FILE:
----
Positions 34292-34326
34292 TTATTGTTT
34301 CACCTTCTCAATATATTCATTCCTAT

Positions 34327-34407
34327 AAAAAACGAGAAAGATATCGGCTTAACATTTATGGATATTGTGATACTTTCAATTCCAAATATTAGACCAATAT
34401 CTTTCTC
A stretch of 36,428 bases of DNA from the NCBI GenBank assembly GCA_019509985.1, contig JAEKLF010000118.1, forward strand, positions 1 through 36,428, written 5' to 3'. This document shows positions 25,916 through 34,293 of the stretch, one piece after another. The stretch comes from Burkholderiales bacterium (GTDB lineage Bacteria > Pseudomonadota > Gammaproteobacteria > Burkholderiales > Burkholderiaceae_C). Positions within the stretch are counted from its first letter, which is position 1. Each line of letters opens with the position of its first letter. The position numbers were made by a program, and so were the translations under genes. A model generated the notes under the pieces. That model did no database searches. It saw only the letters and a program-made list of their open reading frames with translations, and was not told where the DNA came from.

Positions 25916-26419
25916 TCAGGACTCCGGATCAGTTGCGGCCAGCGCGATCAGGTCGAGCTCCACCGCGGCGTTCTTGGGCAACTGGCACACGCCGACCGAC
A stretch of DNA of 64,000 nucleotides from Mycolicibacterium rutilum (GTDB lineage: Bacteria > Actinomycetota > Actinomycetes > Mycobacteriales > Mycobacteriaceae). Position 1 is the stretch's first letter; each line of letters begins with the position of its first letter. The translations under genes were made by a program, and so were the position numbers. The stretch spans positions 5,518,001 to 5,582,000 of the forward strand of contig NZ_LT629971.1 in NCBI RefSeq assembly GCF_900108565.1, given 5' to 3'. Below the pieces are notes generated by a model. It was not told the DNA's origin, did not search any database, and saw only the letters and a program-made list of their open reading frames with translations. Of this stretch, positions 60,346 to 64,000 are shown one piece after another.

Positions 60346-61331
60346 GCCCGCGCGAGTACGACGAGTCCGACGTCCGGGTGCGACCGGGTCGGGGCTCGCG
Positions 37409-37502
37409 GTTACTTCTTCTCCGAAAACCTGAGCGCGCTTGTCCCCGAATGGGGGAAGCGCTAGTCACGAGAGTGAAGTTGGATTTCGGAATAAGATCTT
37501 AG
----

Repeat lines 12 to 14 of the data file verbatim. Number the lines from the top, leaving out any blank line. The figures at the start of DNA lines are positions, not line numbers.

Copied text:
60346 GCCCGCGCGAGTACGACGAGTCCGACGTCCGGGTGCGACCGGGTCGGGGCTCGCG
Positions 37409-37502
37409 GTTACTTCTTCTCCGAAAACCTGAGCGCGCTTGTCCCCGAATGGGGGAAGCGCTAGTCACGAGAGTGAAGTTGGATTTCGGAATAAGATCTT